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Ditch Thailand vacation, nations tell tourists

Japan urged its nationals to avoid wearing red or yellow colors in Bangkok, while France and Britain advised citizens to stay indoors as rioting spread Monday in the Thai capital and countries worldwide issued travel advisories.

Americans were urged to "exercise caution" in Bangkok and South Korea called on its citizens in the Thai capital "to return home (to Korea) if they are not on urgent matters".

A violent showdown between soldiers and anti-government protesters flared in more than a dozen parts of Bangkok, as protesters burned public buses and set tires on fire that sent plumes of black smoke into the sky.

The protesters are demanding the resignation of Prime Minister Abhisit Vejjajiva. On Sunday, a group of protesters viciously attacked Abhisit's car by hurling chunks of concrete and metal barricades at his armored vehicle, before he was able to escape. They wear red to distinguish themselves from rival protesters, who dress in yellow.

"We recommend you should avoid wearing red or yellow shirts," Japan's Foreign Ministry urged citizens in a statement.

The US Embassy issued a message urging Americans "to avoid the areas of demonstrations and to exercise caution anywhere in Bangkok".

Australia advised its nationals to reconsider traveling to Bangkok or surrounding provinces, and to "exercise a high degree of caution because of the political instability in Thailand and the possibility of political demonstrations."

"The French Embassy strongly recommends that French nationals stay in their homes or hotels," said a statement on the embassy's website that also recommended postponing nonessential travel until calm returns.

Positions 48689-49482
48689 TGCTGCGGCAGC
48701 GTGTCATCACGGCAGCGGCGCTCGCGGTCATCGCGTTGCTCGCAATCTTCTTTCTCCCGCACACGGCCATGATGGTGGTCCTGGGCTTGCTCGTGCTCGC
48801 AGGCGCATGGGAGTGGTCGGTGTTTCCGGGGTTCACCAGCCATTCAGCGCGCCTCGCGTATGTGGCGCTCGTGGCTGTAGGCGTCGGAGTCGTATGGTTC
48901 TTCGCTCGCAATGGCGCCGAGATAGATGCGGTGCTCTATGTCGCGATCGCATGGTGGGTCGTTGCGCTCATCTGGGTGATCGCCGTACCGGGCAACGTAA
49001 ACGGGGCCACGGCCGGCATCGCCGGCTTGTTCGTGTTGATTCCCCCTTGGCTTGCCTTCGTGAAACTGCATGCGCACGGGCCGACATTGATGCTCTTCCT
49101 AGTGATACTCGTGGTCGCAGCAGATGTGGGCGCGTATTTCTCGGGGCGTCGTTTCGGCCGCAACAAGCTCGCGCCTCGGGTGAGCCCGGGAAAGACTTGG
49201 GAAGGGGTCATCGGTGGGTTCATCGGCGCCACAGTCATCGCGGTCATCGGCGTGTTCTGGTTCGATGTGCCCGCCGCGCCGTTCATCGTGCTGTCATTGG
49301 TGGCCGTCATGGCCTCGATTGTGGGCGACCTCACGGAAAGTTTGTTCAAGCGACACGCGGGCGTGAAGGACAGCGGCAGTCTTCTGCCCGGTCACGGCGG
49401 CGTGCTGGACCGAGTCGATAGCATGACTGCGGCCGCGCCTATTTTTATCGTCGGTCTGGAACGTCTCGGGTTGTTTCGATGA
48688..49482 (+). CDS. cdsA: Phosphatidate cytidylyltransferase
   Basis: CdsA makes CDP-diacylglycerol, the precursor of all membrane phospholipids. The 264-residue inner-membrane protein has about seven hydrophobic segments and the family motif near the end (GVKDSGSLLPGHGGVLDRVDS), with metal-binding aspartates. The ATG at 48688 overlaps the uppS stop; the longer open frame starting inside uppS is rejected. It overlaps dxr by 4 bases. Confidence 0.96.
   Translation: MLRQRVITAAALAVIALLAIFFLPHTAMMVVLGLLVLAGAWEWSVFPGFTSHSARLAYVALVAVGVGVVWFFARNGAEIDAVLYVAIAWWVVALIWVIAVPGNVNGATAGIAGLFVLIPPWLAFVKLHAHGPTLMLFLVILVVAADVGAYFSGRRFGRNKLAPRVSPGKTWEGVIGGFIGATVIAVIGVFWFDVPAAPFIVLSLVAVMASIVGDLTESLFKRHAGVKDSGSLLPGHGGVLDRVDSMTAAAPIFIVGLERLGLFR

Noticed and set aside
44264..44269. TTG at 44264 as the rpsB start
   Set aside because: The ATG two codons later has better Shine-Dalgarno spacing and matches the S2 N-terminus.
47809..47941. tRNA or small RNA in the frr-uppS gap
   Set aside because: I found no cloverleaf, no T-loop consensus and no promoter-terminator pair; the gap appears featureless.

Thailand's government spokesman Panitan Wattanayagorn repeatedly appeared on national television Monday, at times speaking in English, with updates on the security situation.

"We must protect foreign tourists," the government spokesman said, urging Thais to help keep foreigners up to date on the crisis as some areas cleared of clashes and new ones arose. "If you have foreign friends, please help them."

The rioting comes just months after a rival group of yellow-shirted protesters shut down Bangkok's two airports during a weeklong shutdown that stranded more than 300,000 travelers.

Hundreds of local and foreign tourists still gathered Monday to celebrate the water festival in Bangkok's Khao San Road, a magnet for budget travelers, but some businessmen wondered how many foreigners would be back next year.

"This could be the last time you see such joy and celebration here in Thailand," said a less-than-festive Surat Wongcharnsilp, chairman of the Association of Khao San Business Operators.

"Around 80 percent of tourists have checked out and more tourists are expected to leave after Songkran," Surat said, referring to the water festival that marks the start of the Thai New Year.

In 2007, 14.5 million foreigners visited Thailand. Official full-year data was not available for 2008, but in the first 11 months, arrivals touched 13.2 million.

Apichart Sankary, president of the Association of Thai Travel Agents, was quoted in the Bangkok Post as saying on Sunday that tourist arrivals could fall below 10 million this year.

"Right now, there's no hope for the Thai tourist industry," Surat said.

(China Daily April 14, 2009)